3. How do I choose the best Licensed Insolvency Trustee?

If you are considering filing for bankruptcy, you will need the assistance of a Licensed Insolvency Trustee (LIT).

These are the only professionals authorized by the Canadian government to assist debtors with submitting consumer proposals and filing bankruptcies.

LITs are federally licensed and regulated. They undergo years of education and practical experience, and are required to take continuing education during the life of their profession. What’s more, LITs must adhere to strict ethical rules and regulations.

You can expect solid, unbiased advice and trust that your LIT will follow all rules while administering your bankruptcy.

But not all LITs are created equal. Here are some tips to finding the best LIT for you.

a. Make sure you choose an LIT that is local or easily accessible to you.

You will be seeing your LIT a few times – in person – throughout the bankruptcy process. You should choose one that is easy for you to get to.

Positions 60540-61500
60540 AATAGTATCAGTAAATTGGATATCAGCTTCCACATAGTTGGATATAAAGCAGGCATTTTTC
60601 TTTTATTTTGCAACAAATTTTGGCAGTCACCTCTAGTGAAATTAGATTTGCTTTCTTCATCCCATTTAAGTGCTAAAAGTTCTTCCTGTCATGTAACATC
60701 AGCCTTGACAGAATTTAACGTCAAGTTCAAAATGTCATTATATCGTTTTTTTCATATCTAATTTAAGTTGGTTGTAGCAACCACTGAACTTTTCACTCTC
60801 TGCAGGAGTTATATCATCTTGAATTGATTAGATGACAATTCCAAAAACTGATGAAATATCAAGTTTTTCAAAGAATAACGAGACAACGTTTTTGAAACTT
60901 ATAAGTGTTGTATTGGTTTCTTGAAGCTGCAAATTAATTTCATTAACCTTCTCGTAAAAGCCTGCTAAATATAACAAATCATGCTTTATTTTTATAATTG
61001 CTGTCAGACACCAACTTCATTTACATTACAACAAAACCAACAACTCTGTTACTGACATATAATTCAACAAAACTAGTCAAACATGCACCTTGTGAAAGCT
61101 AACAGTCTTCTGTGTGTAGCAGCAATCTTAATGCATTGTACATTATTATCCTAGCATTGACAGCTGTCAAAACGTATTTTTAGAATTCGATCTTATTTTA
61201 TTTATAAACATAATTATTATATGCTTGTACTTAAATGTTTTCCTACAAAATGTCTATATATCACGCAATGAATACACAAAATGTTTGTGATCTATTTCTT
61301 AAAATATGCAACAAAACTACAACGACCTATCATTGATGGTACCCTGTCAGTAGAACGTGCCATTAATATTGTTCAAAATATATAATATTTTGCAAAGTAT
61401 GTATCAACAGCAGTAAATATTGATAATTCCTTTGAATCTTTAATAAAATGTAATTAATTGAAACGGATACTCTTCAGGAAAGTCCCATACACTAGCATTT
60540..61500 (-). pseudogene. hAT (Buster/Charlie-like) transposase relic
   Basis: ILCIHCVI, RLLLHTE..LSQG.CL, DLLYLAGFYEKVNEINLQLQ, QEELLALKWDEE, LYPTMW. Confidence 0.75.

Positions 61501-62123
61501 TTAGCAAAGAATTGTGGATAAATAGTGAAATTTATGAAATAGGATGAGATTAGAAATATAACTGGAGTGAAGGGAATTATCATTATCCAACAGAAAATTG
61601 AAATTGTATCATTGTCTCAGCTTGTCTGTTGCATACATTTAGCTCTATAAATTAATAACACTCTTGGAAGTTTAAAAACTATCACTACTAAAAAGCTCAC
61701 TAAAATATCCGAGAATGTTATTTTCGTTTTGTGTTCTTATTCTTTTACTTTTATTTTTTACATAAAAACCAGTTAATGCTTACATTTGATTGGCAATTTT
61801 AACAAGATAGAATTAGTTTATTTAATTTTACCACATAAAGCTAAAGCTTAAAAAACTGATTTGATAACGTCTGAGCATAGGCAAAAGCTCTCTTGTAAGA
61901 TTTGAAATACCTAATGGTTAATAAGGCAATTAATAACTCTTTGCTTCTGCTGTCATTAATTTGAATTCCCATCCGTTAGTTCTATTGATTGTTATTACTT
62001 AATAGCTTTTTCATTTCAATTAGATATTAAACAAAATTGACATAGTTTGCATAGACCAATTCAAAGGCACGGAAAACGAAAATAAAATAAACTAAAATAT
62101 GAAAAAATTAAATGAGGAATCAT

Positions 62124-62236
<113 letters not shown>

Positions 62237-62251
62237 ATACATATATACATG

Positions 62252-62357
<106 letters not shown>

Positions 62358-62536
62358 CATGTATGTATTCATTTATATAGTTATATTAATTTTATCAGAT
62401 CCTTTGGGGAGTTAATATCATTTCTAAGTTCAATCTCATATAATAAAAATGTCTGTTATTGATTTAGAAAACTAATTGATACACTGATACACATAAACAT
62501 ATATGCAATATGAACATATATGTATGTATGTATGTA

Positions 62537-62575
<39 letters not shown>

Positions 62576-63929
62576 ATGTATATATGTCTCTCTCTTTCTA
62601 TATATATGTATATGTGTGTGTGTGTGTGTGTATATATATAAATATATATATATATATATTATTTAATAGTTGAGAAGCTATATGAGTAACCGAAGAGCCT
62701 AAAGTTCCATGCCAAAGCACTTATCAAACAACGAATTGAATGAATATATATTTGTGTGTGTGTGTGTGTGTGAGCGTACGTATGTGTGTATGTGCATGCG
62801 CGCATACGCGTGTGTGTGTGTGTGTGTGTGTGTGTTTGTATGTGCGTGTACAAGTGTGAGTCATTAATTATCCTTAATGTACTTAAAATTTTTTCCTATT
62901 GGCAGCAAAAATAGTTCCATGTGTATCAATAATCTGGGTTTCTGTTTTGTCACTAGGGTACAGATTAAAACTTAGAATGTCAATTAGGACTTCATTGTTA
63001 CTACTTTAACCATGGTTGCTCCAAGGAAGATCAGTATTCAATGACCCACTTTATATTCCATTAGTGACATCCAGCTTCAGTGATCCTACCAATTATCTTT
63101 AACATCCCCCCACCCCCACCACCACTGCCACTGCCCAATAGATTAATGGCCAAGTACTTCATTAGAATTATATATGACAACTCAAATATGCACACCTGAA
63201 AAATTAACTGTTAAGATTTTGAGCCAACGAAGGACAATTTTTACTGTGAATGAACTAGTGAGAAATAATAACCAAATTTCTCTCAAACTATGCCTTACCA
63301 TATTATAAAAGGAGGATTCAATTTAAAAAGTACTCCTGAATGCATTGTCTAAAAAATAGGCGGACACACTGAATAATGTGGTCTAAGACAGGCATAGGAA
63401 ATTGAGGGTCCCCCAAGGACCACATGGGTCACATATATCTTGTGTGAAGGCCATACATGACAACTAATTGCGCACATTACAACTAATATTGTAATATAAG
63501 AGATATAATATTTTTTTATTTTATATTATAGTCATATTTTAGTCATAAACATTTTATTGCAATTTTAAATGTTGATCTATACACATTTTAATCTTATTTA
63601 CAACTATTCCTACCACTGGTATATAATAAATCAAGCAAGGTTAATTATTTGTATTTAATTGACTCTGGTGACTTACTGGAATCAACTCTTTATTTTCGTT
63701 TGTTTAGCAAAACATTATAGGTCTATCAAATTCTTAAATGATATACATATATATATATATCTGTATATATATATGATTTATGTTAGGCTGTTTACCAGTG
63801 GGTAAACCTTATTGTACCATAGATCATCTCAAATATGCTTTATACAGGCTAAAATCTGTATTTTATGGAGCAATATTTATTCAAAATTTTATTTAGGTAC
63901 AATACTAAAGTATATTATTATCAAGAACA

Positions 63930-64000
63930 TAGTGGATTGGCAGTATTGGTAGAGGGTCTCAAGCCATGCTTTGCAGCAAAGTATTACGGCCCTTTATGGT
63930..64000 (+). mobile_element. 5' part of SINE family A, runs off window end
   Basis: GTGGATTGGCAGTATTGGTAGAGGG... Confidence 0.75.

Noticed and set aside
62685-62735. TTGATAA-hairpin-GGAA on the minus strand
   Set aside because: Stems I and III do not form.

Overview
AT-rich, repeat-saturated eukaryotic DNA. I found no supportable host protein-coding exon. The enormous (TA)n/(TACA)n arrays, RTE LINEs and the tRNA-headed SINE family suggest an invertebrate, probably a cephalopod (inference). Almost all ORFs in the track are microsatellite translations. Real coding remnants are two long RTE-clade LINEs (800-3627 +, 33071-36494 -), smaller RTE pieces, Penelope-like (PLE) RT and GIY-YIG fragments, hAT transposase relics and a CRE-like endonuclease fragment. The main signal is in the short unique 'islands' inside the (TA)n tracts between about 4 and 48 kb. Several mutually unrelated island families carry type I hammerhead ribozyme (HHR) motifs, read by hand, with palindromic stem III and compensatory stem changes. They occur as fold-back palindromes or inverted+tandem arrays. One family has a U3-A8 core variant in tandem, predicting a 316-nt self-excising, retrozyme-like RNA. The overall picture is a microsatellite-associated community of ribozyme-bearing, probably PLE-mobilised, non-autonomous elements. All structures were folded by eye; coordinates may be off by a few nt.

b. Ask colleagues, friends, or family for a recommendation.

If you have a personal contact that has filed for bankruptcy before, you can ask them who they went to, as well as what to expect.

c. Do your research.

Check out the LIT’s website. Are there resources and information there that are helpful? Is the blog current? Does the LIT appear credible and knowledgeable?

d. Confirm the LIT you choose is indeed licensed.

You can confirm this on the Government of Canada’s Licensed Insolvency Trustee registry, here.

e. At your free initial consultation, be mindful of how you and the LIT communicate.

Do you feel comfortable asking questions? Do you understand the responses the LIT gives you? The bankruptcy process will last at least 9 months, so you want to be sure that you feel comfortable communicating with this person and trust that they can do the job. If the answer is negative, then seek out another LIT – and find one that you feel comfortable with.

Do you have more bankruptcy questions in Canada?

For more common bankruptcy questions, click here. Better yet, pick up the phone and schedule your initial free consultation with us. Our mission is to help you find the debt relief you seek. We look forward to hearing from you.

Photo by Robert Wiedemann on Unsplash